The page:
Now that little visit came about as a result of the continued interest my visitors of last week – my cousin and her ‘hombre’ J.C. – are showing in the ancient places of Wales.  This past weekend we visited my sister’s village of Llanfallteg to take part in the Grand Opening Boule competition at the new ‘piste’ (court to you and me) the construction of which I reported in a recent post.  An open invitation to the people of the area to arrive bearing vittles and boule sets was posted in strategic places around the village.  Uncertain of the response we took our place alongside the court in the village playing field, together with good food and good wine.  By the start of the competition over ten teams of two had enrolled and by the time the sun went down over 50 good folk, including younger members, had enjoyed a great evening of ‘bon-hommie’.  Naturally, having a real live (and mainly sober!) Frenchman to make a welcome opening speech and act as referee during the many hotly disputed games (didn’t I warn of that ?) added as certain ‘joi de’vivre’.  As the evening darkened a post-mortem was held in the nearby Plash Inn where much discussion and communal singing heralded the start of a new glue in the community, a new reason to get together.  Didn’t I also warn of the dangers of arousing rivalries in an area where disputes are historic ?  Already the neighbouring village is constructing its own ‘piste’, let battle commence !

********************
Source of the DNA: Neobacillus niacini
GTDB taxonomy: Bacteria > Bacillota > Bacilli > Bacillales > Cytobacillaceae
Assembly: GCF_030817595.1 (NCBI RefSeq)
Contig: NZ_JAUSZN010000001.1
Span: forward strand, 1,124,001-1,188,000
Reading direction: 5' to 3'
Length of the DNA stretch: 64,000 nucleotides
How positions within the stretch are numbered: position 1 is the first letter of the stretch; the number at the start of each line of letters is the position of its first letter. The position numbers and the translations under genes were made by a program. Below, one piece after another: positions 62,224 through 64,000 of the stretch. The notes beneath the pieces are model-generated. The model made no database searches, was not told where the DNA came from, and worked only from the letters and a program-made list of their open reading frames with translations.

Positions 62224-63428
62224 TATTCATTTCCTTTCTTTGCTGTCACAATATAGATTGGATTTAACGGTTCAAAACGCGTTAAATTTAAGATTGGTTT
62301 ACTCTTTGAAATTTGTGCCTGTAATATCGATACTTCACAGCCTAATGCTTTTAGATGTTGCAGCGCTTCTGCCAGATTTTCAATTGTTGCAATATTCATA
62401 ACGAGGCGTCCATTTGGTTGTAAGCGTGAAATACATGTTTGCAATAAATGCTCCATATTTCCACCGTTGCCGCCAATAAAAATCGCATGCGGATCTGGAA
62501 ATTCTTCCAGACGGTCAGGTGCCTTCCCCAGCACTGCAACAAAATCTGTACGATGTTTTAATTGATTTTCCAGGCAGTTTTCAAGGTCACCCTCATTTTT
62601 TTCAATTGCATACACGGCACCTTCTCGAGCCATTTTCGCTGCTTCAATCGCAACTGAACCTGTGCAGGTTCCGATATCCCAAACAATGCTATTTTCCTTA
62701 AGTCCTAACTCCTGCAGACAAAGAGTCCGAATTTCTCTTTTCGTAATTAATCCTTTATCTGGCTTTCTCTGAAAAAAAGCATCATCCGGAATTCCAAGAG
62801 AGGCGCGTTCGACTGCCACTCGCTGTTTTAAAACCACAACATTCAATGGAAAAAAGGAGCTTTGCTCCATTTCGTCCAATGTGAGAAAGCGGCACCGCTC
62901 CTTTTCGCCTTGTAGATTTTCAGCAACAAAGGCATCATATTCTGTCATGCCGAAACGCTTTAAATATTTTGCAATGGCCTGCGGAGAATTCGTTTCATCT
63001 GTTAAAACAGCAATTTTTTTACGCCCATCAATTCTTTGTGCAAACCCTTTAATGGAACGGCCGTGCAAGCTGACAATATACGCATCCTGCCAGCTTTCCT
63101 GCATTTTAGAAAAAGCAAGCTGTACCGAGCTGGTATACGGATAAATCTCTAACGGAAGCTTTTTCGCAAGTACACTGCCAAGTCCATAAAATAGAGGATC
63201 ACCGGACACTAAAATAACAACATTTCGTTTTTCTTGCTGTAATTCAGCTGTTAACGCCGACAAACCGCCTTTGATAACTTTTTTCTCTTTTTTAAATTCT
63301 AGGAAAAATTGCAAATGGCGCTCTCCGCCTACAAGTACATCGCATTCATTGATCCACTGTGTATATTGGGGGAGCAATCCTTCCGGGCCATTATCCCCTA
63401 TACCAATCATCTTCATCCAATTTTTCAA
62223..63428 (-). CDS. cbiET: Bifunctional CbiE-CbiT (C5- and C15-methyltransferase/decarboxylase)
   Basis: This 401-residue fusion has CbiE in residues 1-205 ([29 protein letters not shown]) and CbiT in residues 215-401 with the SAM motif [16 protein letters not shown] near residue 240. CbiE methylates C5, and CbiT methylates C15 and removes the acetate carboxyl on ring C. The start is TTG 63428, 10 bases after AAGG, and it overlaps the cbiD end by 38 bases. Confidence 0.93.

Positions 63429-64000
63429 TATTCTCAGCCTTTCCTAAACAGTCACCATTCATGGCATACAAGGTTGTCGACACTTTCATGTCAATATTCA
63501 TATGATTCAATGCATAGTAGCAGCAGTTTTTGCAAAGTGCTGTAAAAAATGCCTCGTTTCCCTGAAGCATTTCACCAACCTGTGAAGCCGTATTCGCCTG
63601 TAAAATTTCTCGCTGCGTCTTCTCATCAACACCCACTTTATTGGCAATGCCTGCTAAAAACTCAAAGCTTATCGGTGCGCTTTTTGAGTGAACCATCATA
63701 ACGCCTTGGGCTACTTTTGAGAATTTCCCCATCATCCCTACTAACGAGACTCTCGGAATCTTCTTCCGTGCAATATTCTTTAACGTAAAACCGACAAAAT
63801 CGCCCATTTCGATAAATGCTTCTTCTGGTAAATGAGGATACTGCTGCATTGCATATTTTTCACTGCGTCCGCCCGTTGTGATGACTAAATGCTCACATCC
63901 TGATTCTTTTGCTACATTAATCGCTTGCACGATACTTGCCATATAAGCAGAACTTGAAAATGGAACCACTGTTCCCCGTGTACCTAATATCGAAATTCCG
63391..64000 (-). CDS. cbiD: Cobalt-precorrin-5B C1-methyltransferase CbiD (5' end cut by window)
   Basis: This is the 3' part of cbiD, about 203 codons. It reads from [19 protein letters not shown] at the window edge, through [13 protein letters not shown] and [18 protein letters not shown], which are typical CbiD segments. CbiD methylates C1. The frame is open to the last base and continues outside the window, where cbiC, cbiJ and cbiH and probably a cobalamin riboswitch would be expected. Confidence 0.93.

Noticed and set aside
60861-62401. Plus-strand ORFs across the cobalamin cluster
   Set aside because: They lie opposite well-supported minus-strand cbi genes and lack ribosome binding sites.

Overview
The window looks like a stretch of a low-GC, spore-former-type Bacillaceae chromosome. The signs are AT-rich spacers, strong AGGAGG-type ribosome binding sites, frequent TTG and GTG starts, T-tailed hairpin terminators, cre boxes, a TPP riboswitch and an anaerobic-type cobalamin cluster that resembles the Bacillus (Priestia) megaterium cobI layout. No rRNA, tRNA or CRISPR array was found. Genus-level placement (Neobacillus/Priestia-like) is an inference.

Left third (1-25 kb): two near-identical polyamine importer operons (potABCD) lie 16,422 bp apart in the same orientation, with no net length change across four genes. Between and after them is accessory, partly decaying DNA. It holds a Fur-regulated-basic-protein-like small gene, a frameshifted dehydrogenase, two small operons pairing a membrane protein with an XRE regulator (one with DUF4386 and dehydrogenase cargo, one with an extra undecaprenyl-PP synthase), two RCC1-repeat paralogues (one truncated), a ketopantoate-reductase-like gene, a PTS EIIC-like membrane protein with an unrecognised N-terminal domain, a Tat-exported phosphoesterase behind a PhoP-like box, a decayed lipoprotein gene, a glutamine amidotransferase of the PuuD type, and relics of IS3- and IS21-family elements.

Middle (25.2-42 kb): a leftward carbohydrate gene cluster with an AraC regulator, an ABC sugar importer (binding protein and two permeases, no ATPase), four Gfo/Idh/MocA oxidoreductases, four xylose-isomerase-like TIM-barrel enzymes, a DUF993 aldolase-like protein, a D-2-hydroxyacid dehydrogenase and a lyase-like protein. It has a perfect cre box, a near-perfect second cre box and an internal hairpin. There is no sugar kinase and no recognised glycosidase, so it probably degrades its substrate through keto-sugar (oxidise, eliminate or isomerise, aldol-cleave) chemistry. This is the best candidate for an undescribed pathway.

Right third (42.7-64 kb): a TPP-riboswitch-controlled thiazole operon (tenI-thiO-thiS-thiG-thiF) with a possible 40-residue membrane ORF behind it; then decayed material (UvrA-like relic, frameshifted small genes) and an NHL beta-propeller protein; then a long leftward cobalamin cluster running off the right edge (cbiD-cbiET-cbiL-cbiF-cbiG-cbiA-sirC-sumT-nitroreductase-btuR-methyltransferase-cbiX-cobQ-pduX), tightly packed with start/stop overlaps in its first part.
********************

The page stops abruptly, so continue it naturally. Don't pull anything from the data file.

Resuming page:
Boule competition in a Welsh village

Boule and booze, food and fun - a typical Saturday evening in Llanfallteg.